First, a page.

A small outlay controls a much larger slice of equity!
Stock warrants, like options, give the holder the right but not the obligation to buy an underlying security (typically a specific number of shares) at a certain price, quantity and future time.
Unlike an option that is a stock-exchange product, a warrant is issued by a company.
The shares are delivered by the issuing company instead of an investor holding the shares.
Types of Warrants
There are a number of different types of warrants. Stock warrants (or equity warrants) can be call and put warrants.
Call warrants give you the right to buy the underlying stock. Put warrants give you the right to sell the underlying stock.
The former represents a specific number of shares that can be purchased from the issuer at a specific price, on or before a certain date.
The latter represents a certain amount of equity that can be sold back to the issuer at a specified price, on or before a stated date. Both types have a specified expiration date.
A covered warrant has some underlying backing. The issuer may purchase the stock beforehand. Index warrants use an index as the underlying asset.
Traditional warrants are issued in conjunction with a bond (referred to as a warrant-linked bond). This gives the buyer the right to acquire stock in the entity issuing the bond.
Naked warrants are issued without a bond and like traditional warrants are traded on a stock exchange. They are also referred to as covered warrants and are generally more popular than traditional warrants.
Buying and Selling Stock Warrants
The exercise price or strike price is the amount that must be paid in order to either buy the 'call' variety or sell the 'put' variety.
The payment of the strike price results in a transfer of the specified amount of stock.
The conversion ratio is the number needed in order to buy (or sell) one share. If the conversion ratio to buy a particular stock is 4:1, this means that the holder needs four in order to purchase one share.
Usually, if the conversion ratio is high, the price of the share will be low, and vice versa.
The market value of a stock warrant is composed of two components ...
- Intrinsic value - which is the difference between the exercise (strike) price and the underlying stock price. If the stock price is below the strike price, the stock warrant has no intrinsic value - only time value. It is 'out-of-the-money'. If the opposite situation exists, the warrant has intrinsic value and is 'in-the-money'.
- Time value - can be described as the value of the continuing exposure to the variation in the stock that the warrant provides. Time value declines (referred to as time decay) as warrant expiration approaches. The longer the time to expiry, the greater the time value of the warrant.
The more volatile the underlying stock price is, the higher the price of the warrant will be, as the warrant is more likely to end up 'in-the-money'.
Weighing up these two influences allows the investor to form a view as to the value of an investment.
Stock warrants are transferable and tend to be more attractive for medium-term to long-term investment plans. They are high risk, high return investment tools.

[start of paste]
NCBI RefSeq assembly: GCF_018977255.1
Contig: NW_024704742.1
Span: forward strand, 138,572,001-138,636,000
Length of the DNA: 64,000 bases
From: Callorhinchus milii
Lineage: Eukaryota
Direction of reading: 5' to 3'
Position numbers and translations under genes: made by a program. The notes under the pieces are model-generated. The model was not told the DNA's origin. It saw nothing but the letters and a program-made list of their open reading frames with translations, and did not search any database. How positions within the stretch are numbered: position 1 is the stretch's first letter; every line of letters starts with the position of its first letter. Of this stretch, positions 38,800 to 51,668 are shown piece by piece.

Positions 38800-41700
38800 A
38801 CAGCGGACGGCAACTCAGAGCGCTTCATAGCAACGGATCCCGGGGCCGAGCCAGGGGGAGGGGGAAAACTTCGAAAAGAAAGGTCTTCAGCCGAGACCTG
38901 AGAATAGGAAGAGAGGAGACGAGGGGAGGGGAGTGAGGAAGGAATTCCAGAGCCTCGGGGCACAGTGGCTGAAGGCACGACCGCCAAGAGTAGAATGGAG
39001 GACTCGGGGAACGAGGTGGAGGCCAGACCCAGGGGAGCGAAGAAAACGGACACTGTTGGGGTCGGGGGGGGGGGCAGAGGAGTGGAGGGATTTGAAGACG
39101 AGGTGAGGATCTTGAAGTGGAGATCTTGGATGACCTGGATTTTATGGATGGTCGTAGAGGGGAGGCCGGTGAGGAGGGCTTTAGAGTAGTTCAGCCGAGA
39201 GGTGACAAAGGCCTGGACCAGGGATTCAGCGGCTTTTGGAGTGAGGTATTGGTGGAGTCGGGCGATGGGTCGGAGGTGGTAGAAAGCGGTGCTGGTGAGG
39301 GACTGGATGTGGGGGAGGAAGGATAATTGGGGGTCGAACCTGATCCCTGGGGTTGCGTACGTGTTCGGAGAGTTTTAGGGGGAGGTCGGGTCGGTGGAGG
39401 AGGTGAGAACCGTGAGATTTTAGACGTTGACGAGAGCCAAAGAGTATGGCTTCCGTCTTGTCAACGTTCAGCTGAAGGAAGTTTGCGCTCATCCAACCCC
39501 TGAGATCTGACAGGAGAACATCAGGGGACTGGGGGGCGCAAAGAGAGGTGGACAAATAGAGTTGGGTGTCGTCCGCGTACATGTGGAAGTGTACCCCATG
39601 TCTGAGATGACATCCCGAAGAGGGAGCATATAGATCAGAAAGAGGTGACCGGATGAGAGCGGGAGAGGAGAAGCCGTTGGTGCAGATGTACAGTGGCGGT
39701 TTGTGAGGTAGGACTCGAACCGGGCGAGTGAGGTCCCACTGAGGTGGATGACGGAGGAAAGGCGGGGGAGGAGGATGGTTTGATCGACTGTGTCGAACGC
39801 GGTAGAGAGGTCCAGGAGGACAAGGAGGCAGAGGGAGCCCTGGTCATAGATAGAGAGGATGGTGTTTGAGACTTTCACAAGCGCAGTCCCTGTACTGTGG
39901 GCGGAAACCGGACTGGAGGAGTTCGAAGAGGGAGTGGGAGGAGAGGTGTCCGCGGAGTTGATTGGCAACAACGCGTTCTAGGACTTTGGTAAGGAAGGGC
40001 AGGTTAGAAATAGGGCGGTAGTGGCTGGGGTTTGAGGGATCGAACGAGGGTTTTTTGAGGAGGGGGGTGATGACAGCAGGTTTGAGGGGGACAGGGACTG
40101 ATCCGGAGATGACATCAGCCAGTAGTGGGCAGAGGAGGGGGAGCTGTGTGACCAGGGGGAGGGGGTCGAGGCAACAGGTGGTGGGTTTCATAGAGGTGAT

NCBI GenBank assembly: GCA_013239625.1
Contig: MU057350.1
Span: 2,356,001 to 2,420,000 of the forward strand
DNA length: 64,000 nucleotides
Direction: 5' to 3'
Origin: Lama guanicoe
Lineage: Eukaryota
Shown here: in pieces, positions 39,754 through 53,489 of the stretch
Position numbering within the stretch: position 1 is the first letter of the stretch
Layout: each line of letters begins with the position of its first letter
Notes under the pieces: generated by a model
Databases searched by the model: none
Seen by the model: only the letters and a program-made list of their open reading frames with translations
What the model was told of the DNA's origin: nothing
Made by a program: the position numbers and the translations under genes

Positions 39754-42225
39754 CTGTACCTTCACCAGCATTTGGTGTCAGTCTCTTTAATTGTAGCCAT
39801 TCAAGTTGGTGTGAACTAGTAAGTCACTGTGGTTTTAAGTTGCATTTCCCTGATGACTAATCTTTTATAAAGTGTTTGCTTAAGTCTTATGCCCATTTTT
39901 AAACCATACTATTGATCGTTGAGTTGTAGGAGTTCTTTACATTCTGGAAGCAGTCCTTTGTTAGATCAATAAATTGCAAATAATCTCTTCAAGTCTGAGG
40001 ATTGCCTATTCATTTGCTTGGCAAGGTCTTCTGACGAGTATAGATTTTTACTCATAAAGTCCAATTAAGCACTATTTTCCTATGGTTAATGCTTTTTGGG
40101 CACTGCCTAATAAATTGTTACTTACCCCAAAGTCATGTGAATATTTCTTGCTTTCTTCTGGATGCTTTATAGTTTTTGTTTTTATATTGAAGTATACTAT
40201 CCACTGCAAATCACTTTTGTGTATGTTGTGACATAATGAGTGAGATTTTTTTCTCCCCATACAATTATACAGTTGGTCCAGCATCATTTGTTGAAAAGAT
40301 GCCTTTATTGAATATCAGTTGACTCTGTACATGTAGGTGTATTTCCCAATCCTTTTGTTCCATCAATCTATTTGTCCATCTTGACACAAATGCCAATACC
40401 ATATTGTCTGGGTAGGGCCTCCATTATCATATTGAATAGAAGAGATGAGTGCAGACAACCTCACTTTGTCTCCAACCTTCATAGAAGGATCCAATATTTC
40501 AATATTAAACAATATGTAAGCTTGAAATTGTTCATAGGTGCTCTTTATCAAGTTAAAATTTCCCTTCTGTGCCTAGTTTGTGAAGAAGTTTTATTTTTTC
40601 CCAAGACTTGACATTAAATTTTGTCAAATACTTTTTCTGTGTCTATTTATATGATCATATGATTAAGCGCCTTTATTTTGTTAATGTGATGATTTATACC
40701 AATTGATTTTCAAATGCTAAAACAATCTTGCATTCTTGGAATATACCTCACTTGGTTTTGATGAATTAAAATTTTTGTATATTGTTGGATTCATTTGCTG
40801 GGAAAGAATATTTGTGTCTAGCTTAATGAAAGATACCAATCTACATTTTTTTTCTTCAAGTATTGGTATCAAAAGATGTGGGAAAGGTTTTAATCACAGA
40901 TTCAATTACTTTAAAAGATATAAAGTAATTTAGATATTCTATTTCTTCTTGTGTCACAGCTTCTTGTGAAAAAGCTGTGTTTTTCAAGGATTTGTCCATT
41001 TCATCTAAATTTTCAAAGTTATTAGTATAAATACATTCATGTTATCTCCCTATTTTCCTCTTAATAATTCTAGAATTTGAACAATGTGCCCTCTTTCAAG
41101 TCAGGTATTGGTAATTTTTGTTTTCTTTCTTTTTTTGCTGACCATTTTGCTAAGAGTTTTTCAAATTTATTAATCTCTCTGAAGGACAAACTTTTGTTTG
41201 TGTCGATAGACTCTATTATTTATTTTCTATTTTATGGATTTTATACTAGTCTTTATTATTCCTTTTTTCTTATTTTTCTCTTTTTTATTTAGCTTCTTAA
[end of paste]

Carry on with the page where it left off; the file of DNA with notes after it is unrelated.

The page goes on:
They are also an attractive option for speculators and hedgers. This is because the cost is commonly low, and the initial investment needed to command a large amount of equity is quite small.
In some countries, investors can include warrants in do-it-yourself superannuation portfolios in order to gear the portfolio.
As an example of one of the potential benefits of this type of security, say that a particular stock is currently priced on the market for $1.50 per share. In order to purchase 1,000 shares, an investor would need $1,500.
However, if the investor opted to buy a warrant (representing one share) that was going for $0.50, with the same $1,500, s/he would possess 3,000 shares instead.
Because of the low price, the leverage and gearing that warrants offer is high. This means that there is a potential for larger capital gains - and losses!
A disadvantage and risk to the investor is that the value of the certificate can drop to zero. If that were to happen before it is exercised, the warrant would lose any redemption value.
Also, a holder usually does not have any voting, shareholding or dividend rights.
The investor can therefore have no say in the functioning of the company, even though s/he is affected by any decisions made.
Warrants involve making a judgement on the movement of the underlying stock price so may appear to be a speculative endeavor. However, the lifetime of a warrant is measured in years, whereas options are typically measured in months.
So from a value investing perspective, value investors may be comfortable with warrant investing if they can value the underlying stock to their satisfaction and they are comfortable with the type of gearing that accompanies warrant investing.
As a value investor, do I use warrants? No, because I find that having margin loan is more straight forward in terms of tracking my gearing ratio over the whole portfolio.
The related article below examines in more detail the importance of understanding gearing.
Margin lending - allows you to use the equity in your stock portfolio to borrow money to buy more stocks.
Return from Stock Warrants to Leveraging
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